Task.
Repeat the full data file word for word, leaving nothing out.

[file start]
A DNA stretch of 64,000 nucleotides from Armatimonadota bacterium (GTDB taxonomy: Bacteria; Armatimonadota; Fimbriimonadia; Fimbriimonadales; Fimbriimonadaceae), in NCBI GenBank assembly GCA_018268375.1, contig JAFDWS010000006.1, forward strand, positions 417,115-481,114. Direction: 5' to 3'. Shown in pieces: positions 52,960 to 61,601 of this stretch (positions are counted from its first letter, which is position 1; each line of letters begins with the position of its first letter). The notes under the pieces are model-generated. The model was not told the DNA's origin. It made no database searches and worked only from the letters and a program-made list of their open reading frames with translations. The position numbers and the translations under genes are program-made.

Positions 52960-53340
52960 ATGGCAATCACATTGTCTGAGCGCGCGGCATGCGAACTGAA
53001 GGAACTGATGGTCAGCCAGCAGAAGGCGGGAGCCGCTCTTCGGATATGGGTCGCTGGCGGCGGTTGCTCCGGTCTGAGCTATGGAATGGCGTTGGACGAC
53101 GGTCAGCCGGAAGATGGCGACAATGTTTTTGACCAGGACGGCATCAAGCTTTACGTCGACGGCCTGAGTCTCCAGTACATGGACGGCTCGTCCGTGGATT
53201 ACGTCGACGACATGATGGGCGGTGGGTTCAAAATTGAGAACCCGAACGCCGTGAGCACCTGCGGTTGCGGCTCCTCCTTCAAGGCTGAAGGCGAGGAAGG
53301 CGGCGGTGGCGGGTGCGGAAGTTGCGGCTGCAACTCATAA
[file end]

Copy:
A DNA stretch of 64,000 nucleotides from Armatimonadota bacterium (GTDB taxonomy: Bacteria; Armatimonadota; Fimbriimonadia; Fimbriimonadales; Fimbriimonadaceae), in NCBI GenBank assembly GCA_018268375.1, contig JAFDWS010000006.1, forward strand, positions 417,115-481,114. Direction: 5' to 3'. Shown in pieces: positions 52,960 to 61,601 of this stretch (positions are counted from its first letter, which is position 1; each line of letters begins with the position of its first letter). The notes under the pieces are model-generated. The model was not told the DNA's origin. It made no database searches and worked only from the letters and a program-made list of their open reading frames with translations. The position numbers and the translations under genes are program-made.

Positions 52960-53340
52960 ATGGCAATCACATTGTCTGAGCGCGCGGCATGCGAACTGAA
53001 GGAACTGATGGTCAGCCAGCAGAAGGCGGGAGCCGCTCTTCGGATATGGGTCGCTGGCGGCGGTTGCTCCGGTCTGAGCTATGGAATGGCGTTGGACGAC
53101 GGTCAGCCGGAAGATGGCGACAATGTTTTTGACCAGGACGGCATCAAGCTTTACGTCGACGGCCTGAGTCTCCAGTACATGGACGGCTCGTCCGTGGATT
53201 ACGTCGACGACATGATGGGCGGTGGGTTCAAAATTGAGAACCCGAACGCCGTGAGCACCTGCGGTTGCGGCTCCTCCTTCAAGGCTGAAGGCGAGGAAGG
53301 CGGCGGTGGCGGGTGCGGAAGTTGCGGCTGCAACTCATAA